FEMONOMICS de Corinne Low

A radical framework for understanding and improving the lives of women, using a data-driven approach to overcoming the structural, economic, and biological factors that force and constrain women’s choices and limit their potential for wellbeing.

Winning the Bread and Baking It Too: A Data Driven Approach to Happiness in Work, Life, and Home
by Corinne Low
Flatiron, Fall 2025
(via Park & Fine Literary and Media)

Where mostly male behavioral psychologists have previously dominated the categories of happiness and optimization, Corinne, a professor at University of Pennsylvania’s Wharton School, applies economic principles to uniquely female concerns. Teaching readers how to use concepts like personal utility function (how we individually maximize profit and joy) and constrained optimization (making the best choice within external limits) to think about decisions and tradeoffs like the cost of a biological clock, Corinne will arm women with the tools they need to ask for more: from their partners, from their bosses, and from the system itself.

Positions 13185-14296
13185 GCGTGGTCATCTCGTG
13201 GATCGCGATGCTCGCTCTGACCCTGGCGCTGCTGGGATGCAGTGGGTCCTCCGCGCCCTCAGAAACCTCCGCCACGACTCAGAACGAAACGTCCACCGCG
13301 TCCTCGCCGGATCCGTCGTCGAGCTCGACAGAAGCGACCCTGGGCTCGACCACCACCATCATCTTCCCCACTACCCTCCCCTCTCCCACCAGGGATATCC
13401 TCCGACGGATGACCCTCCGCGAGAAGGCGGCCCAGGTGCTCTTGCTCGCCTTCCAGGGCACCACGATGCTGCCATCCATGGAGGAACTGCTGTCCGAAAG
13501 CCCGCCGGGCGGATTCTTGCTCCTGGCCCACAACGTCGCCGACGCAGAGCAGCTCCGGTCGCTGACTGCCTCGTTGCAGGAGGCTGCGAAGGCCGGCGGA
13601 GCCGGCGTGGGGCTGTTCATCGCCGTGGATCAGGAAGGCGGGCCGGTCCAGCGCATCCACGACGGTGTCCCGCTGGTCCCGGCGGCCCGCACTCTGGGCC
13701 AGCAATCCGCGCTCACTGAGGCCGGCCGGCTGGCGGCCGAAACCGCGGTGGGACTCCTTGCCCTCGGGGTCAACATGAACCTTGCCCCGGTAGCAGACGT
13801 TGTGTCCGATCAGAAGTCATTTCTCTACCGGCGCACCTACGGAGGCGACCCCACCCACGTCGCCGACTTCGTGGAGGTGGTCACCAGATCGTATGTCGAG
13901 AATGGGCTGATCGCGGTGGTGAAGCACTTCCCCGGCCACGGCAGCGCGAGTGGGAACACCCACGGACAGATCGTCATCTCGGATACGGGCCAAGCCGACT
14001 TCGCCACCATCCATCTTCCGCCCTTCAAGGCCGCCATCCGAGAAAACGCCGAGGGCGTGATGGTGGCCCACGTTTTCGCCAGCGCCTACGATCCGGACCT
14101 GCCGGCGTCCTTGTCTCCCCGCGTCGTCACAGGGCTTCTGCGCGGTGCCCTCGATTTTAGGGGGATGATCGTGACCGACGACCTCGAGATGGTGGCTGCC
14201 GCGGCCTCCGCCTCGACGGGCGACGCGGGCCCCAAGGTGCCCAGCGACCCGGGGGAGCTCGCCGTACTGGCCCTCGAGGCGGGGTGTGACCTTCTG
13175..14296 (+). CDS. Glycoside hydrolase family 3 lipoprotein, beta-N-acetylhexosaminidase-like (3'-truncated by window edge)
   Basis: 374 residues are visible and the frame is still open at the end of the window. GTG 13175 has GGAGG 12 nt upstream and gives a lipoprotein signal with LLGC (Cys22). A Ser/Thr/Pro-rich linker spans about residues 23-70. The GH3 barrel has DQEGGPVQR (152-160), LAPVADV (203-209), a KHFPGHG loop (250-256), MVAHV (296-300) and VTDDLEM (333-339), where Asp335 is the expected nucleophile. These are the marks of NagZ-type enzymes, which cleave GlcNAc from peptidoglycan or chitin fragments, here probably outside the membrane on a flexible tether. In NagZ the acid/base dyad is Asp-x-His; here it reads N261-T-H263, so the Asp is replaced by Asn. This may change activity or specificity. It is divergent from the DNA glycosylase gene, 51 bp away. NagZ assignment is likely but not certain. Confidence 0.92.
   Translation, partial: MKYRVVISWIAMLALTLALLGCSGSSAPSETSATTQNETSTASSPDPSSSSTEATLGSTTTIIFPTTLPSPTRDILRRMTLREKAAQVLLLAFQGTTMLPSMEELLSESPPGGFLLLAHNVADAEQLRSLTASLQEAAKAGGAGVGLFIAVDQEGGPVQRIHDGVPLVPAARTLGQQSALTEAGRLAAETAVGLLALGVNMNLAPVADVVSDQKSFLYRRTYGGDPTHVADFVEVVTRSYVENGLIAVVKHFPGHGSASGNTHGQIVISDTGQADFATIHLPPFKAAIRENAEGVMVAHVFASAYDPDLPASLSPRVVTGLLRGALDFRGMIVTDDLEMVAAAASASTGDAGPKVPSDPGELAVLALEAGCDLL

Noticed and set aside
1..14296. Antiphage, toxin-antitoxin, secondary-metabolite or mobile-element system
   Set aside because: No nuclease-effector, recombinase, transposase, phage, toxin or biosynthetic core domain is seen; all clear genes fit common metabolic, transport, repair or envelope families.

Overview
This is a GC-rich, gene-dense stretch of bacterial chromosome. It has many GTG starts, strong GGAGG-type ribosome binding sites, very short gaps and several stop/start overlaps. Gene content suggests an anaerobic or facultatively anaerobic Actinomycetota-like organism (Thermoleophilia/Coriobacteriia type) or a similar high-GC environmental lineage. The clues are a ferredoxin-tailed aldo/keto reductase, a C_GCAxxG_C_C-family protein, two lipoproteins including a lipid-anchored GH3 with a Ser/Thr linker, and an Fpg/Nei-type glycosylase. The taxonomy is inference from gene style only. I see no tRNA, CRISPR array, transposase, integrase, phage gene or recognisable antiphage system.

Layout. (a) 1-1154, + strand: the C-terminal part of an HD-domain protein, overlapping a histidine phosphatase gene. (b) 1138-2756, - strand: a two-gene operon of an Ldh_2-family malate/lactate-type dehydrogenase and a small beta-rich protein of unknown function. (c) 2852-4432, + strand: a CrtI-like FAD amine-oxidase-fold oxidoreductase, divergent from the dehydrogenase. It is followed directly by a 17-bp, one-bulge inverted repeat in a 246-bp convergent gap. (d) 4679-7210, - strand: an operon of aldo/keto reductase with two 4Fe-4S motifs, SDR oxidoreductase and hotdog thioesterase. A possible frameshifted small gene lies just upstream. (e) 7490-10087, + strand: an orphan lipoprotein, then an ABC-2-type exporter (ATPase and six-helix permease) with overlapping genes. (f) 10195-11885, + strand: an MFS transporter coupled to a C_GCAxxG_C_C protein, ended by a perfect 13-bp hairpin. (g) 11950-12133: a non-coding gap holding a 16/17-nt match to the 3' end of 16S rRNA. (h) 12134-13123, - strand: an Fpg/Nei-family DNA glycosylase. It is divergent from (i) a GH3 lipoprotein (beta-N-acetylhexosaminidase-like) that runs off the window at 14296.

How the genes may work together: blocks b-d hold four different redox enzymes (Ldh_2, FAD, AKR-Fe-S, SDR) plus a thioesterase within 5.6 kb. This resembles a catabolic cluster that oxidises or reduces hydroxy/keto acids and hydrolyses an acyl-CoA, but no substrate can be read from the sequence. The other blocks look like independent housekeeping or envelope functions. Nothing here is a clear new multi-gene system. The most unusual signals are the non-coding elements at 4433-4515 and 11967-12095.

Because Corinne researches the key decisions that shape women’s lives, she finds herself most often answering surprisingly everyday (and existential!) questions from students during office hours, colleagues at conferences, and journalists behind the scenes. Questions like:

  • Should I break up with my boyfriend?
  • What kind of career gives me the life I want?
  • How should I pick a partner?
  • What kind of parent do I want to be?
  • When should I consider freezing my eggs?
  • Why should I fight to get the house in the divorce?

This book is not about optimizing — women are already optimized. It is about moving beyond the work-life binary to help women enjoy a better deal at work, in life, and at home.

Corinne Low is an Associate Professor of business Economics and Public Policy at the Wharton School, specializing in labor and development economics. Her research brings together applied microeconomic theory with lab and field experiments to understand the determinants of who gets how much across gender and age lines. Corinne received her PhD in economics from Columbia University and her undergraduate degree in economics and public policy from Duke University.

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